Finally, make sure that you keep the vibe going with whoever you’re talking to: dissolve the barriers between you and your audience by asking questions, referring to them or relating to their experience. We’re all drawn to tangible, true, authentic yarns. Now you can be the one telling them.
How is the best way to verbally tell a story?
With your mouth.
Advice on how to tell a good story?
First off- you have to already have the idea. Don't try and sit down at your computer, ready to write, if you don't have an idea yet.
If you struggle to come up with ideas, speak to friends about hypothetical movies- even if they sound REALLY silly. Take an idea and just run with it, just as a general exercise.
A lot of my ideas come from personal frustration that I really want to see a new movie in a certain style, that nobody is making any more. Usually something I grew up with. Then I run with that idea and start thinking of what I'd like to see done in that style. Chances are, the final product won't at all resemble it, because the story just ends up going a different way - and it becomes its own animal.
Once you have an idea- start to refine it based on practicality. What is it for? Is this a script that you want to sell large production company, or is it an independent film you want to put together yourself?
Think about what you have access to, and base what you write around your limitations. Even if you plan for it to be a big budgeted blockbuster - think as small as you can. Simplicity is key- and you don't want to write loads, only for the company to start tearing out pages because they can't afford to film those scenes - or for what you had planned to look like crap because it's beyond the company's or your own personal means.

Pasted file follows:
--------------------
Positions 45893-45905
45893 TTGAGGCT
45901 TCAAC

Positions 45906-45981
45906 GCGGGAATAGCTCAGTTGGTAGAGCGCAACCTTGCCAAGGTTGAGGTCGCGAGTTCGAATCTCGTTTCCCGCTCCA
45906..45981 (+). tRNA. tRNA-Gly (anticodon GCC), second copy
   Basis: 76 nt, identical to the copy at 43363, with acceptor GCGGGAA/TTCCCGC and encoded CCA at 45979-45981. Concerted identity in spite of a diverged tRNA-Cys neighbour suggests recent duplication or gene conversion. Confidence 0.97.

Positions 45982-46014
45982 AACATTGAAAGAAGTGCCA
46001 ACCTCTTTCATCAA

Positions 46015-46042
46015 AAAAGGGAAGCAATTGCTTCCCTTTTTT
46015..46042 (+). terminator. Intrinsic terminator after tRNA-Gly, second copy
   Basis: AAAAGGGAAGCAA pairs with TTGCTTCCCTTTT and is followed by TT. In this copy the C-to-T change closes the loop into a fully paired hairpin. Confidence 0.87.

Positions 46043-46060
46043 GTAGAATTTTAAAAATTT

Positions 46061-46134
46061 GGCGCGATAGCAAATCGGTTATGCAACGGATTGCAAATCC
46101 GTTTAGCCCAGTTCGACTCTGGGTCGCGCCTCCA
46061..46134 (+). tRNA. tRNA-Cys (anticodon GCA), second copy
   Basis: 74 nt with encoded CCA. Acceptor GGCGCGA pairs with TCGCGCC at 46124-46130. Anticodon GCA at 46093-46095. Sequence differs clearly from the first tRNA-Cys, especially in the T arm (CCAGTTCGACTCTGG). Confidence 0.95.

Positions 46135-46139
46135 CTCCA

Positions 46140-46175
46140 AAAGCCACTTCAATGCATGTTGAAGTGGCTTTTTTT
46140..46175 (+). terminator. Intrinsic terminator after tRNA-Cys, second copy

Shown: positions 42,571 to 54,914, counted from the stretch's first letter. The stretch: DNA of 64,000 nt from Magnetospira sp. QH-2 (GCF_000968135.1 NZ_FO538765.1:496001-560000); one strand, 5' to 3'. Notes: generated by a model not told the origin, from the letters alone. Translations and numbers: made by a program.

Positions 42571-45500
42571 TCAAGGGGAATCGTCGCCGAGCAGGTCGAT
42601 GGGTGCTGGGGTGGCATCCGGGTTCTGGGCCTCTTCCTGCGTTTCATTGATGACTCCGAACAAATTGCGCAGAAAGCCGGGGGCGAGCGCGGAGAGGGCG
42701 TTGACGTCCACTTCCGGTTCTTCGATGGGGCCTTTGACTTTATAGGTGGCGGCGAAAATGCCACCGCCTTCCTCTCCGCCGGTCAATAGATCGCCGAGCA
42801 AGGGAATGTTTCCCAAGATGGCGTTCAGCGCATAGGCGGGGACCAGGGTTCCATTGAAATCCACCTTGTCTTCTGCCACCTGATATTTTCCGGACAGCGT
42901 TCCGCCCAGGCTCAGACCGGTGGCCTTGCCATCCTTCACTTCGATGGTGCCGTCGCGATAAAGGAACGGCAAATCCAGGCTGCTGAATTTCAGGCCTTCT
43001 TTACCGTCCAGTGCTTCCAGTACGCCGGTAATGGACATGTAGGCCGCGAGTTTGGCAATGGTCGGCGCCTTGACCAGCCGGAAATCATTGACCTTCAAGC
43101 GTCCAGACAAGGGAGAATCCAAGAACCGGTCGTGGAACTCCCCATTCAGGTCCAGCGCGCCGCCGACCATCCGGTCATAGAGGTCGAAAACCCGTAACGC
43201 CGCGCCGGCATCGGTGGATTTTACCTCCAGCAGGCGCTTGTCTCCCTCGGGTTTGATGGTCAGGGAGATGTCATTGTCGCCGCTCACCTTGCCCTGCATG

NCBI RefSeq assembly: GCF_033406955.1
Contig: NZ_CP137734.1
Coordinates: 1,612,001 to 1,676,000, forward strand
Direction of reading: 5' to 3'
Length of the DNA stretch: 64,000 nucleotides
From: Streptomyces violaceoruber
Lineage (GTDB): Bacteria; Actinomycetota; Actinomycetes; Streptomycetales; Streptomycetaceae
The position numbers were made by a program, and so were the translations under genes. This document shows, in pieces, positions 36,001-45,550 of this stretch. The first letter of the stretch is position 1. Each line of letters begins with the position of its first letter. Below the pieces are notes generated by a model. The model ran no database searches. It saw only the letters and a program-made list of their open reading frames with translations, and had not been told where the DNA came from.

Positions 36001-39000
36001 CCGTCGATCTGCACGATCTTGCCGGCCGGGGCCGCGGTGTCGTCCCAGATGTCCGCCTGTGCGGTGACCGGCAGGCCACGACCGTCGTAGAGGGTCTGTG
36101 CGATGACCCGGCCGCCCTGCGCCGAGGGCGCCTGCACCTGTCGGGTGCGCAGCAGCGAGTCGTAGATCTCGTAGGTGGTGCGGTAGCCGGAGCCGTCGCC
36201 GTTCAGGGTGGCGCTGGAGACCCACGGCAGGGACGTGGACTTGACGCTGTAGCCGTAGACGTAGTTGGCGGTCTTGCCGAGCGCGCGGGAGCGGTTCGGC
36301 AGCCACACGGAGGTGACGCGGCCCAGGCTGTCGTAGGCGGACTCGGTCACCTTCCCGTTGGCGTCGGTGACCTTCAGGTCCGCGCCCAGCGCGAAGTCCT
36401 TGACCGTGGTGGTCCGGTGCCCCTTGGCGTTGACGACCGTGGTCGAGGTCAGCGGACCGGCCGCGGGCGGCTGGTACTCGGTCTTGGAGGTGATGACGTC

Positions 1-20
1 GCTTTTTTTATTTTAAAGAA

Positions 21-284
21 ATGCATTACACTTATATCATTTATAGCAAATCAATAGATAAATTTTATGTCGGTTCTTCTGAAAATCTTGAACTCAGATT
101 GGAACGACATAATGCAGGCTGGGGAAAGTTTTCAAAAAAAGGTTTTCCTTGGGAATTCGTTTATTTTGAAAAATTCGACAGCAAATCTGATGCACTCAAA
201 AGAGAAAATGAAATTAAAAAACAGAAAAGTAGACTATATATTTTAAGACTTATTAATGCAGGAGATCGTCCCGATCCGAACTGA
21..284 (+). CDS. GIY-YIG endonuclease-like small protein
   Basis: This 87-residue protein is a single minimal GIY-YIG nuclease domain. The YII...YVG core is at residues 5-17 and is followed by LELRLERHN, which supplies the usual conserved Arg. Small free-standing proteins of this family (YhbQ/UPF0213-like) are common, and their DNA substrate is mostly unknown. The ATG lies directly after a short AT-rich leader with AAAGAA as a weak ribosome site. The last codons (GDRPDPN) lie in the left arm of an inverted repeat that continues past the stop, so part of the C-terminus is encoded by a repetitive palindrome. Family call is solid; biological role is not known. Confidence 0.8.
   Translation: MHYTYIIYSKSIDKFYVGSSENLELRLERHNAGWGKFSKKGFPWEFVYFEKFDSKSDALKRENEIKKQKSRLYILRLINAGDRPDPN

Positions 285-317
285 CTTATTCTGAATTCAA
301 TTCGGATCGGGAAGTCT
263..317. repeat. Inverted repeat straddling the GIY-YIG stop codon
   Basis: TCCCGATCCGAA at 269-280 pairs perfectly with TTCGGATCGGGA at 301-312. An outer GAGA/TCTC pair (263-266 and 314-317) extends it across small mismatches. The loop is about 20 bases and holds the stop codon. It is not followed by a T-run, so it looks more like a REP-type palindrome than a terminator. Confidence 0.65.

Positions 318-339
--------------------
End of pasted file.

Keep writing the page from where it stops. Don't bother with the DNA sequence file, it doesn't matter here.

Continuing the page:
The three act structure is your friend!
Write out simply what you want to happen in the beginning the middle and the end, as bullet-points.
Then split each of those stages into three more. Then you split THOSE stages into three more.
Once you have that - you're ready to start writing.
Try to focus on one or two main characters. Ensemble pieces can be great - but can you guarantee that you'd have access to enough strong actors to pull it off. Also, when you're starting out, focussing on one or two characters can really help you learn to build strong characters, because you're not constantly switching your focus and bloating your story.
The only other thing I can say is to play to your own strengths. If dialogue is something you're good with, then centre your script around interesting conversations. If you have a very poetic brain, and have a knack for symbolism and layers of subtext- then maybe don't aim to make the next Rambo movie.
If action scenes are your bag- keep in mind your limitations, but still play on it. Look at a movie like The Warriors. Plenty of action, but it's mostly street fights and brawling. Simple to choreograph, easy for actors to learn, and no need for big special effects.
Lastly, don't worry too much if what you write isn't always very good. I scrap more screenplays than I keep. That's just a part of the creative process.
How to tell a story over multiple years in one book?
Well, what all happens during those first seven years?
How to tell a story?
A story can be something very small and use mood and experience rather than a chain of events. The story doesn't necessarily need to be based on time. It can be your personal experience or the progression of a day or what you like about the city.
Try to find a theme you'd like to explore and build your 'story' around that. It can be the architecture, the people, the traffic, the chaos or the quiet, wealth or poverty. You can tell how impressive and big the architecture is, or how your experience was different from your expectations.
If you find a beginning and an end you can just fill in what happens in between. It doesn't need to be morning and night. It can be chaos and peace, or a feeling small and then feeling even smaller. It can be as small as that. In the end beautiful footage goes a long way on its own.